1. Do you think of yourself as a liberal, a conservative, or something in between? Did this affect how you approached and experienced the book? How so?

2. How much did you know about the history of conservative and Republican commitment to environmental leadership? Did this history surprise you?

3. The author writes about the things that destroyed the previous bipartisan consensus in favor of government action to protect the environment. He calls it "the Great Estrangement" and blames both the right for what he calls "market fundamentalism," and the Greens for their tendency to distrust markets lingering hostility toward corporations and economic growth. Where do you think the blame lies? Do you think it matters?

4. The author is rather critical of the environmental movement for its tendency to exaggerate and focus on apocalyptic scenarios. What’s been your experience? Do you think they have "cried wolf" too often? Have the environmental groups that you know maintained their credibility? How do you perceive them? Do you think of environmentalists as "elitist?" Do you think the movement is welcoming to people in cities? To non-whites?

5. The author seems rather optimistic that Republicans and conservatives will retreat from their anti-environmental posture. He thinks they will conclude that their denial of the global warming problem is not good politics, and also thinks that ultimately the principles and values of conservatives will force them to engage more responsibly in solving environmental problems. But during this presidential primary season it seems all we heard from the Republicans was a continuation of the recent party line: global warming is a hoax and in any event not worth making any economic sacrifice to solve, we should eliminate the EPA, get rid of environmental regulation, etc. So is the author being unrealistic? Do you think the Republic position on environment will change?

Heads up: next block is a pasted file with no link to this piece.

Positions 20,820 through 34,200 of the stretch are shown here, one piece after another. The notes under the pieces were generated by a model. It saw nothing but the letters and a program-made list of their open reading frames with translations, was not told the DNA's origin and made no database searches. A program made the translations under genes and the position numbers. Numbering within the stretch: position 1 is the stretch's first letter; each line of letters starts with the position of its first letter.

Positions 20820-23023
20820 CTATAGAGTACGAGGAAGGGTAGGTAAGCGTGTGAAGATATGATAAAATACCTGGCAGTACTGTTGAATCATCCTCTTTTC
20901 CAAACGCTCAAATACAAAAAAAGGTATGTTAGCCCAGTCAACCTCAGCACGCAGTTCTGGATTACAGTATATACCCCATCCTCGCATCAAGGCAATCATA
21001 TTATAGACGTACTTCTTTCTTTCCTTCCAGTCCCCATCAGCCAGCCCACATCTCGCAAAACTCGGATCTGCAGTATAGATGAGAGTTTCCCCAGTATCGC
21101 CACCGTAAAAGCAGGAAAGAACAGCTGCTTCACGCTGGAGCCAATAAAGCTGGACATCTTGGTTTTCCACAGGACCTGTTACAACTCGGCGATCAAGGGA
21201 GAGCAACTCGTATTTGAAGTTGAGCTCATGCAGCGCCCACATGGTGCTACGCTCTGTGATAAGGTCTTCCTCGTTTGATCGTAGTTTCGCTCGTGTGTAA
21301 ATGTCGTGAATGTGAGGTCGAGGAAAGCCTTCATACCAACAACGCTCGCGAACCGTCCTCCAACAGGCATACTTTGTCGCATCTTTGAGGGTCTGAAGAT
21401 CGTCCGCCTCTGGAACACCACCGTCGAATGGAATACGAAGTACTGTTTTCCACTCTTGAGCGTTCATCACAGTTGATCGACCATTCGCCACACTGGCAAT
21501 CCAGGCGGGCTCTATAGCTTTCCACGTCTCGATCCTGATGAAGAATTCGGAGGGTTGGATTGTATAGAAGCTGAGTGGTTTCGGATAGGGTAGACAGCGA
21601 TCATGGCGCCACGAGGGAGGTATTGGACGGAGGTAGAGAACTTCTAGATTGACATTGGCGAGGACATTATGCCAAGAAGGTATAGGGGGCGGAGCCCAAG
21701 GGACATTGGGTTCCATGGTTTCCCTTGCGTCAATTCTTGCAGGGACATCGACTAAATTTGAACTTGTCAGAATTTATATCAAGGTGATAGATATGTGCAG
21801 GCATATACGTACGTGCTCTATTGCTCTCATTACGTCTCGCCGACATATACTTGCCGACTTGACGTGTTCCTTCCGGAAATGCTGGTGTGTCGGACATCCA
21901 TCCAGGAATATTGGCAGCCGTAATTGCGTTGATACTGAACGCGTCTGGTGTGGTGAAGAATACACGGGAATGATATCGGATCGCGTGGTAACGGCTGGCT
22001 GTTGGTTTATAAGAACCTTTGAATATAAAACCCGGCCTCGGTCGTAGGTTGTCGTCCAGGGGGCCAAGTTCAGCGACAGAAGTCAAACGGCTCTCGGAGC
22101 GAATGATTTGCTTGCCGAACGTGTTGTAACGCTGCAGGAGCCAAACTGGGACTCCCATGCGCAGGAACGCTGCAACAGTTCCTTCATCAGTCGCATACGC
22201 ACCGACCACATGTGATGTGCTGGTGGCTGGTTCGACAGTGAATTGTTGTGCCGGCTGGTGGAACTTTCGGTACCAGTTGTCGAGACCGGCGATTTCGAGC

6. The book lays out centrist positions on things like the Keystone Pipeline, fracking and climate change. Did these persuade you? The author was especially critical of Greens for sometimes pursuing symbolic victories, as opposed to real solutions. He said we need to start compromising, and taking positions that meet two tests: they have some realistic prospect of being adopted and, if adopted, would make an actual real world impact on a serious environmental problem. Do you agree with this type of pragmatism?

7. The book ends with a call for renewed citizen engagement with a broad array of environmental issues, including a commitment to political action. He thinks environmentalism can once again be a politically powerful mass movement that politicians on both sides of the aisle will need to pay attention to. Do you care enough about these issues to actually join a Green group? To email or write your local Congressman? To withhold your vote from politicians of either party that decline to do the responsible thing on environmental issues?